Giving Thanks with a Thankful Heart

The Gardner News Article

We teach them to our children as the magic words: “Please” and “Thank you.” We prompt our kids to be polite: “Thank you, Mrs. Greene, for having me over.”

Most of us automatically say “thank you” many times a day. You probably say it when you get change at the store. You respond with a “thank you” when someone says, “bless you” after you sneeze. I’ve have even been known to say “thank you” on those very rare occasions, that a police officer has handed me a speeding ticket!

The Bible says to give thanks with a grateful heart.  Ideally, Giving thanks and having a grateful heart go hand in hand. We feel grateful, and then we find a way to show our gratitude by giving thanks.

This past week I have been thankful.  I spent the past week with my family in Florida on vacation.  It has been awhile since I have spent significant time with my family.  We find ourselves separated by distance and busy lives.  So it is wonderful to have fun, play, rest and relax with my family.

I have also had an opportunity to spend time thinking about what it means to be grateful and how I can give thanks for the people that I love dearly.  I think that God has hardwired the universe around the idea of thankful hearts because it put us in the right attitude towards God and each other.

But it is not always easy,  sometimes it is hard for us to give thanks and show our gratitude for others.  There are four reasons why we may struggle. 

First, we’re not satisfied with what we have. We are always looking for the next thing that will really satisfy us.  We may spend an evening giving thanks for the things we have, but then we get up at five in the morning to score incredible bargains during Black Friday.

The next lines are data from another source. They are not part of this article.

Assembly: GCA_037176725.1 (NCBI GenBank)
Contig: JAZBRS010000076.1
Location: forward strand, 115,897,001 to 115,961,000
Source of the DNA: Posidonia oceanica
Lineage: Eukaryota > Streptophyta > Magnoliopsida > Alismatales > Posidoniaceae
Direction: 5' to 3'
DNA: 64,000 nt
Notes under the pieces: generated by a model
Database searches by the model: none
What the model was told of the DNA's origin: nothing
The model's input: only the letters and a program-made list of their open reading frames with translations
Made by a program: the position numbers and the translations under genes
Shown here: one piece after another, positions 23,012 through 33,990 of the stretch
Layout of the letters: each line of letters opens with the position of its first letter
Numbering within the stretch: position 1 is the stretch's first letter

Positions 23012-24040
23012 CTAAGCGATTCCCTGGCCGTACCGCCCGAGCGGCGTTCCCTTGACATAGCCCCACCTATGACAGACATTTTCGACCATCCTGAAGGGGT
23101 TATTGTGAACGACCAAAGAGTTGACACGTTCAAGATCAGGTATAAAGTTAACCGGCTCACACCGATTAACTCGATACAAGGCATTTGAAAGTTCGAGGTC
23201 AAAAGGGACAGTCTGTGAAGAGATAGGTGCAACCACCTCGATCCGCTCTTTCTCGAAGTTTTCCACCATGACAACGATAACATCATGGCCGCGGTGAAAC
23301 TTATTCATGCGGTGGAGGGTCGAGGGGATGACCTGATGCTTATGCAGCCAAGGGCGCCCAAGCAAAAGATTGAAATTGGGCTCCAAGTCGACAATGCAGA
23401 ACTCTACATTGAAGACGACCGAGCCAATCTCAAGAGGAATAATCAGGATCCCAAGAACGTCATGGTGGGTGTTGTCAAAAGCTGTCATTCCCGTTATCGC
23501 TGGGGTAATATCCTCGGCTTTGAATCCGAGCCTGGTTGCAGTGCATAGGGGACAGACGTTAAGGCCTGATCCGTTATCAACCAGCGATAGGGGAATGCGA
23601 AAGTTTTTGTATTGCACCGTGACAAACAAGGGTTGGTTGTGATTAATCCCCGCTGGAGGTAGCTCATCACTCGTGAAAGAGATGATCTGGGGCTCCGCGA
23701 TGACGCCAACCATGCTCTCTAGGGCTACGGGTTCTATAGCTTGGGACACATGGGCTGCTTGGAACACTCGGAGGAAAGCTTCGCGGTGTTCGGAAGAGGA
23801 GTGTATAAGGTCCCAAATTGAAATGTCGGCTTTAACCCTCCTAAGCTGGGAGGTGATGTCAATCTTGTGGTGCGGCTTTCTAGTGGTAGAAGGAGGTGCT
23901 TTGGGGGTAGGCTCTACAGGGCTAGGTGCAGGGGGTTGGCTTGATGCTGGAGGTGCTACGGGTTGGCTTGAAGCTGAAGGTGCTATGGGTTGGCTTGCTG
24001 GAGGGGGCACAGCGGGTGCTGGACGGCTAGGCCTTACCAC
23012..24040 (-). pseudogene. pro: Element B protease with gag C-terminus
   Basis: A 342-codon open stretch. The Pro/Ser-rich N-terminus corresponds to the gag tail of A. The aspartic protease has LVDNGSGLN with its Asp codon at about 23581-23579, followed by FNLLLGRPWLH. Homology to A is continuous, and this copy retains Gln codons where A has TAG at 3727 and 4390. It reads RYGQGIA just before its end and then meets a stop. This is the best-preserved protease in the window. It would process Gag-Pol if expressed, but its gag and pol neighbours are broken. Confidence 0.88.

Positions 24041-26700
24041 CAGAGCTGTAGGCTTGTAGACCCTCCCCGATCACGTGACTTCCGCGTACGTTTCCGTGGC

How can you feel satisfied in order to give thanks for what you have already?

Second it is hard to give thanks is because whatever it is, is not perfect. For example,  instead of thanking my kids for the chores they complete, I often end up fussing about the part that was left undone.  “You didn’t wipe the counter!” “The socks aren’t folded yet!”

Sometimes we don’t take the time to fill our hearts with gratitude and give thanks for what is good, even if it’s not perfect, even if we still have a ways to go.  I tend to be a perfectionist, and it’s easy for me to hard on myself or hard on others, when really, there is usually so much more good than bad, so many more blessings than bothers.

Third is that we often take so much for granted.  We come to expect a certain standard of living, and we even begin to think that we are “entitled” to enough money, or good health, or loyal friends.

Sometimes we get especially frustrated with our “blessings” disappoint us. I get easily frustrated when I have my car in the shop, which is, no doubt, an inconvenience, but how often do I take the time to give God thanks that I have a car in the first place?

Earlier this year I was happing package food for the weekend backpack program.  There were over 80 volunteers helping with this effort.  One of the individuals told me,  “There was a time when I had to get my food from the food pantry. Now I’m just happy I can give back.”

That woman didn’t take her blessings for granted. She had a grateful heart, and she turned her gratefulness into a generous act of thanksgiving.

Finally, one final reason I think we often don’t give thanks is simply — It takes time. And too often we are time starved and busy.  Sometimes we are so busy that giving thanks in some tangible way can feel like more of a chore than an outpouring of gratitude.

There is no way around it, cultivating gratitude and engaging in true acts of thanksgiving take time. Not a lot of time. But time.  It’s a spiritual discipline and it can be so difficult to do!

But there are ways that we can make it happen on a regular basis.  It is often one of the first things I suggest to someone who has come to me for counseling because life is difficult or they are starting to feel depressed.